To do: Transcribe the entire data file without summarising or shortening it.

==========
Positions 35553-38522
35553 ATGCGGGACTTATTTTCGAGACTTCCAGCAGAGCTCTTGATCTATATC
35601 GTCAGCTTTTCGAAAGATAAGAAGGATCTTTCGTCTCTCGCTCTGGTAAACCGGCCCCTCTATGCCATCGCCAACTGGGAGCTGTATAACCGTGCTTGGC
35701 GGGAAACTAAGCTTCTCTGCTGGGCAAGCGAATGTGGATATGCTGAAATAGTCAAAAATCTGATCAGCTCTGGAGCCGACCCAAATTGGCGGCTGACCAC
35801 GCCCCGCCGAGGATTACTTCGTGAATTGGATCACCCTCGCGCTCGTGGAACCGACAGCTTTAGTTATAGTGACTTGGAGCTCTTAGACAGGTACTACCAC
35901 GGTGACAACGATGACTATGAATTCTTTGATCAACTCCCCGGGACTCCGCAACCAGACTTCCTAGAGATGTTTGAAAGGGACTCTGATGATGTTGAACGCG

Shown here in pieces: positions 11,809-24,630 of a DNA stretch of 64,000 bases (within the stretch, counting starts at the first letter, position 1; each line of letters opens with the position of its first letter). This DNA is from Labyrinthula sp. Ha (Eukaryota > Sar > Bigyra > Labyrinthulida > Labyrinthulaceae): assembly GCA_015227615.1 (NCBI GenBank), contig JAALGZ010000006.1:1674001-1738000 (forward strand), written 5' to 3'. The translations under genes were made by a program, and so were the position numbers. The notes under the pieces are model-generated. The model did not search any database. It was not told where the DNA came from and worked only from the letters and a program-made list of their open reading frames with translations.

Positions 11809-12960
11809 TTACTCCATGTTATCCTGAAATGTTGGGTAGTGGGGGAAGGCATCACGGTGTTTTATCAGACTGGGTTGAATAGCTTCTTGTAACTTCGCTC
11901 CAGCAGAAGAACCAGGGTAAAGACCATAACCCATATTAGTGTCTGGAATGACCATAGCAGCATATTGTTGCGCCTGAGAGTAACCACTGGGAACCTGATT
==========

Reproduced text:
Positions 35553-38522
35553 ATGCGGGACTTATTTTCGAGACTTCCAGCAGAGCTCTTGATCTATATC
35601 GTCAGCTTTTCGAAAGATAAGAAGGATCTTTCGTCTCTCGCTCTGGTAAACCGGCCCCTCTATGCCATCGCCAACTGGGAGCTGTATAACCGTGCTTGGC
35701 GGGAAACTAAGCTTCTCTGCTGGGCAAGCGAATGTGGATATGCTGAAATAGTCAAAAATCTGATCAGCTCTGGAGCCGACCCAAATTGGCGGCTGACCAC
35801 GCCCCGCCGAGGATTACTTCGTGAATTGGATCACCCTCGCGCTCGTGGAACCGACAGCTTTAGTTATAGTGACTTGGAGCTCTTAGACAGGTACTACCAC
35901 GGTGACAACGATGACTATGAATTCTTTGATCAACTCCCCGGGACTCCGCAACCAGACTTCCTAGAGATGTTTGAAAGGGACTCTGATGATGTTGAACGCG

Shown here in pieces: positions 11,809-24,630 of a DNA stretch of 64,000 bases (within the stretch, counting starts at the first letter, position 1; each line of letters opens with the position of its first letter). This DNA is from Labyrinthula sp. Ha (Eukaryota > Sar > Bigyra > Labyrinthulida > Labyrinthulaceae): assembly GCA_015227615.1 (NCBI GenBank), contig JAALGZ010000006.1:1674001-1738000 (forward strand), written 5' to 3'. The translations under genes were made by a program, and so were the position numbers. The notes under the pieces are model-generated. The model did not search any database. It was not told where the DNA came from and worked only from the letters and a program-made list of their open reading frames with translations.

Positions 11809-12960
11809 TTACTCCATGTTATCCTGAAATGTTGGGTAGTGGGGGAAGGCATCACGGTGTTTTATCAGACTGGGTTGAATAGCTTCTTGTAACTTCGCTC
11901 CAGCAGAAGAACCAGGGTAAAGACCATAACCCATATTAGTGTCTGGAATGACCATAGCAGCATATTGTTGCGCCTGAGAGTAACCACTGGGAACCTGATT